To end on a high note here is a sunset photo taken over Texoma Lake taken from our campsite.

Monday, June 21, 2010

A quick update

Plans set in Jello is what the RV lifestyle is all about.  We had hoped to be on our way to Hays, Kansas by now, but it looks like we won't get away from here until Wednesday at the earliest.

We have all of the maintenance issues completed on Moose and now we are only waiting for the new seats to get here from the manufacturer in California.  We do have tracking information available, and the promised delivery date of Friday, June 18 has turned into Tuesday, June 22.  The chair company must be staffed by leftovers from the Bureau of Indian Affairs.

Our next destination is Hays, Kansas for their famous 4th of July celebration where we will be guests of good friend Gary Omel.  Then we head northwest to Thompson Falls, Montana for 10 days to two weeks of fun with family.

Stay tuned.

Monday, June 14, 2010

Computer Woes, New Mirrors and New Places

When I wake up in the morning I like to flop into my chair and check e-mail  and read favorite blogs.  This morning with bleary eyes I clicked on a bogus window that mimicked an information box that always alerts me to the fact that a piece of software for an old camera was not available.  Previously, I would click on it and make it go away.

But since I was not quite awake, this nasty bug said "Gotcha" and shut me down.   My Lenovo screen said I only had one option for booting up and it wiped out my D drive (software), all of my bookmarks,  and some critical files on the desk top that had not been backed up in several months (shame on me) and a custom screen to display those elements of the transmission and engine we wanted to keep an eye on while driving.  Shortly thereafter I downloaded a malware program for protection.   But wait, there is more.  All of my documents were composed in Microsoft Word  and I used up my last of three installls of this software about six months ago when my computer was repaired by Lenovo.  My choice was to buy new MSW software. 

I remembered reading about a free software and did some research.  A Foretravel friend told me about Open Office from Oracle.  It is free and will allow me to access all of my old Word docs.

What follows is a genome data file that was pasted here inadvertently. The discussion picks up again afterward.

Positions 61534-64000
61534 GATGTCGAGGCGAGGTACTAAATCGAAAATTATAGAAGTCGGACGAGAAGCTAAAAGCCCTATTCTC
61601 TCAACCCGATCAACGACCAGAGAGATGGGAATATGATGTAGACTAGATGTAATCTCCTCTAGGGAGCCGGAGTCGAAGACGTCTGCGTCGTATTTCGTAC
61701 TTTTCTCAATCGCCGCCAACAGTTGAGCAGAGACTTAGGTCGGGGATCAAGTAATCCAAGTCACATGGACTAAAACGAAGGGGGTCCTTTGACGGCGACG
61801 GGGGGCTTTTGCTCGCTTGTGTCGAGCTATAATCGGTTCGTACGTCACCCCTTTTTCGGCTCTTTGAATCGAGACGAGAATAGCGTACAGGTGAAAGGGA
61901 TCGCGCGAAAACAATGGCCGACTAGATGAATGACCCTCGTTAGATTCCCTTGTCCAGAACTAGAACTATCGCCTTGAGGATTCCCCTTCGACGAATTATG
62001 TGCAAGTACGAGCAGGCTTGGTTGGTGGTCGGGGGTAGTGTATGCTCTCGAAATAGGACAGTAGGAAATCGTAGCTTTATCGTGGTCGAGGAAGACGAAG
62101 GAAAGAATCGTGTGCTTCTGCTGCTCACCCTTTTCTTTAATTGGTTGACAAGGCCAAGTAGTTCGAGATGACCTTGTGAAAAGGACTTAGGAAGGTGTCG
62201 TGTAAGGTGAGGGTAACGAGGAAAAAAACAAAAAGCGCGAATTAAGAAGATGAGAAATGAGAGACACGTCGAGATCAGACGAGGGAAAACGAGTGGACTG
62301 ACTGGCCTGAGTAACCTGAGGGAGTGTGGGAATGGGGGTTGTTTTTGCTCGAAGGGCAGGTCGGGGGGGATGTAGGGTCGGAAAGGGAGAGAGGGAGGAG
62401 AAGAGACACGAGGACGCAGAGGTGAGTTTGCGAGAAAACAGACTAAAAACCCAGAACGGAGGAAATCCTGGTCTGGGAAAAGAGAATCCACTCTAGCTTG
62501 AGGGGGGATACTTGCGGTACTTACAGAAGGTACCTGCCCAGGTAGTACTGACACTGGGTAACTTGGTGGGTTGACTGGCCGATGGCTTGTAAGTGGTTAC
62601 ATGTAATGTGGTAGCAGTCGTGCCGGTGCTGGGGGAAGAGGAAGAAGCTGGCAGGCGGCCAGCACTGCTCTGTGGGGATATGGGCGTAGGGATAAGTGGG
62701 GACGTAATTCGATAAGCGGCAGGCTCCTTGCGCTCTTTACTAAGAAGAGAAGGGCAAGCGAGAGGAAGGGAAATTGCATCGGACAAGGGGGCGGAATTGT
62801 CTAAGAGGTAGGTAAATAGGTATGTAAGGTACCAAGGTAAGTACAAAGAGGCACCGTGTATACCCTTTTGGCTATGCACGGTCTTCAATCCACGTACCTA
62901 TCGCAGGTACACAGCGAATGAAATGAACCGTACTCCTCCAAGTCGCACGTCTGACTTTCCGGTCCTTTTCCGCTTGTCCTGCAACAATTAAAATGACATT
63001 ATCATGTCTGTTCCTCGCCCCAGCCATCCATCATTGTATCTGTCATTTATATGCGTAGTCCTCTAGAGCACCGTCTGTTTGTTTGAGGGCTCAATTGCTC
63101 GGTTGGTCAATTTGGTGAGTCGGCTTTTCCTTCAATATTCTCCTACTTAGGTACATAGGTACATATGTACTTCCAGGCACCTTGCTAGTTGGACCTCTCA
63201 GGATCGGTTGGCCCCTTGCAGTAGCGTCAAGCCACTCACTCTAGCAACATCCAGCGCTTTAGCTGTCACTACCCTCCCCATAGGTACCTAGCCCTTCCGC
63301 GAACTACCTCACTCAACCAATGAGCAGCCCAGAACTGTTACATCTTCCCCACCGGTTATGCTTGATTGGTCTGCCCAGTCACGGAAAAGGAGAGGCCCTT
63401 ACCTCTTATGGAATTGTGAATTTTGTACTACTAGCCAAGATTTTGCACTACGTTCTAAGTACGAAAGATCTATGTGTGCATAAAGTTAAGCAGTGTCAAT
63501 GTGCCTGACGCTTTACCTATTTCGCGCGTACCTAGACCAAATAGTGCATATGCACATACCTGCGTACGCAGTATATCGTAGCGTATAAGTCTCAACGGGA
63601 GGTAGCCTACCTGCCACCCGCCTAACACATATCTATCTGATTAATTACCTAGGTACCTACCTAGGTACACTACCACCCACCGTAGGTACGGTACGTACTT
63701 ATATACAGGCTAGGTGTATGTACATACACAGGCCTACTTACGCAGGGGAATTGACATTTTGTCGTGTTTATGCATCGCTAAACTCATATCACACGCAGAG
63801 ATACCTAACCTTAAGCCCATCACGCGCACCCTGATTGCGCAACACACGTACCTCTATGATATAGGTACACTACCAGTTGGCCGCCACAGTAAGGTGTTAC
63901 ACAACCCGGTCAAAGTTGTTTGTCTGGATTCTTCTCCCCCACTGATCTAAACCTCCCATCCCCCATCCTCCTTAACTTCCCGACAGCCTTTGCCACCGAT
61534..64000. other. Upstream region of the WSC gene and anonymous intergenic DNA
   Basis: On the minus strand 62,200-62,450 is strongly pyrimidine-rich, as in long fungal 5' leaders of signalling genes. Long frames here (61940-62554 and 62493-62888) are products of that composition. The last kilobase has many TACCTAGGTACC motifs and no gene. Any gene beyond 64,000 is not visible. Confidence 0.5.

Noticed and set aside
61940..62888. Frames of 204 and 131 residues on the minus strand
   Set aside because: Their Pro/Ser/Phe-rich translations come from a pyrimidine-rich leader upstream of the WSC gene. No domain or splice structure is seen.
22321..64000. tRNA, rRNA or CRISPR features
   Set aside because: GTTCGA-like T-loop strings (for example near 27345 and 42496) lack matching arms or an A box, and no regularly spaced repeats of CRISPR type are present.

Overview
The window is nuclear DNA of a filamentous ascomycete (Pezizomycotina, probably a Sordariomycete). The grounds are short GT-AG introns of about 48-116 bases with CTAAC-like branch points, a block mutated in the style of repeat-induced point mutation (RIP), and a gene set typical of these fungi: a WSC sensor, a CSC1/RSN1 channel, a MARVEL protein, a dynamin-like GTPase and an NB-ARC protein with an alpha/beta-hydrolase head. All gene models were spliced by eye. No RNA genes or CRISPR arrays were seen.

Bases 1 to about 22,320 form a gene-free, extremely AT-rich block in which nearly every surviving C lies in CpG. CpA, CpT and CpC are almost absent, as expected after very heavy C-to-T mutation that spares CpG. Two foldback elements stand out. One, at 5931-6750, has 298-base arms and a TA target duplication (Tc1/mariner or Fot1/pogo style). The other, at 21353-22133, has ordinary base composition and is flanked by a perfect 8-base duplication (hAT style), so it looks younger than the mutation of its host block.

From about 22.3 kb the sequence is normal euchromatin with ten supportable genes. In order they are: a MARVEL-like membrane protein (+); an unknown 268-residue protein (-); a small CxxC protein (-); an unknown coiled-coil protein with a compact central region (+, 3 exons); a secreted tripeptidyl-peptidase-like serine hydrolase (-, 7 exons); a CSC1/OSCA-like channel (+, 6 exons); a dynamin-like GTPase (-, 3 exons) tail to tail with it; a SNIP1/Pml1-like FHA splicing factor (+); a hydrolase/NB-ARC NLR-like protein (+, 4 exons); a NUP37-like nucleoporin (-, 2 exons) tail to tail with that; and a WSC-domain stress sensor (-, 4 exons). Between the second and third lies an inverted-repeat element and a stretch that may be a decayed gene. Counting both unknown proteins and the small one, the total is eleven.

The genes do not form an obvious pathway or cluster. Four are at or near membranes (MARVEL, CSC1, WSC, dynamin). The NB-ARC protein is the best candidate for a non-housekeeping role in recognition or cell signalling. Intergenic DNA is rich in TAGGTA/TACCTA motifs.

But we had business to take care of, so we went back at Xtreme Graphics early this morning to have them put on our new left side mirror.  While the old mirrors were beginning to shed  chrome like a snake shedding its skin, the best reason for replacing mirrorr is greatly increased visibility over a wider area. The top section of glass provide a panorama and gives us more information about what is going on to the sides and rear of the coach.

It is nice to look at something other than dealer/repair shop driveways

Then we drove south and a bit east to Jasper, TX to stay in the Twin Dikes Army Corp of Engineers camp on Sam Rayburn Reservoir.  It is a small wooded and beautiful location in the East Texas Piney Woods.  We will be here until Sunday at which time we return once more to Nac to have our new seats installed.

Tonight I walked a couple of hundred feet to
the lake for some sunset photos.

A happy little Northern Mockingbird let me get close enough to take his photo. (Originally, when I posted this blog, I did not know what kind of bird, but two readers have properly identified this little songbird.)  I'd take a picture and then take another step closer until I was within six feet of this little song machine.
Stay tuned

Saturday, June 12, 2010

New Friends and New Shades

We slept in this morning.  It was the first day in the past couple of weeks that we didn't have to get up early to be somewhere or be ready for service technicians.

Friday were able to get into Motorhomes of Texas a couple of days early.  We had a lot of service items taken care of.  One of the things we wanted to have checked were the brake pads.  We have 105,000 miles on the odometer.  It turns out that the rear brakes are barely used and the front brakes are not quite half way through their anticipated life.  Amazing.  We chalk that up to having the transmission retarder which reduces substantially the need to use the service brakes.

Monday we will have our other new mirror installed and then we head to an Army Corp of Engineers park about 50 miles away.  We plan to come back to Nac on June 21 for installation of our new chairs.  Then we head to Hays, KS for the 4th of July and then northwest to the beautiful state of Montana to visit cousins Theresa and Larry O'Neil and Diane and Jerry McDonald.  We will be seeing Big Sky Country for the first time, picking wild huckelberries, playing games, and having a good time.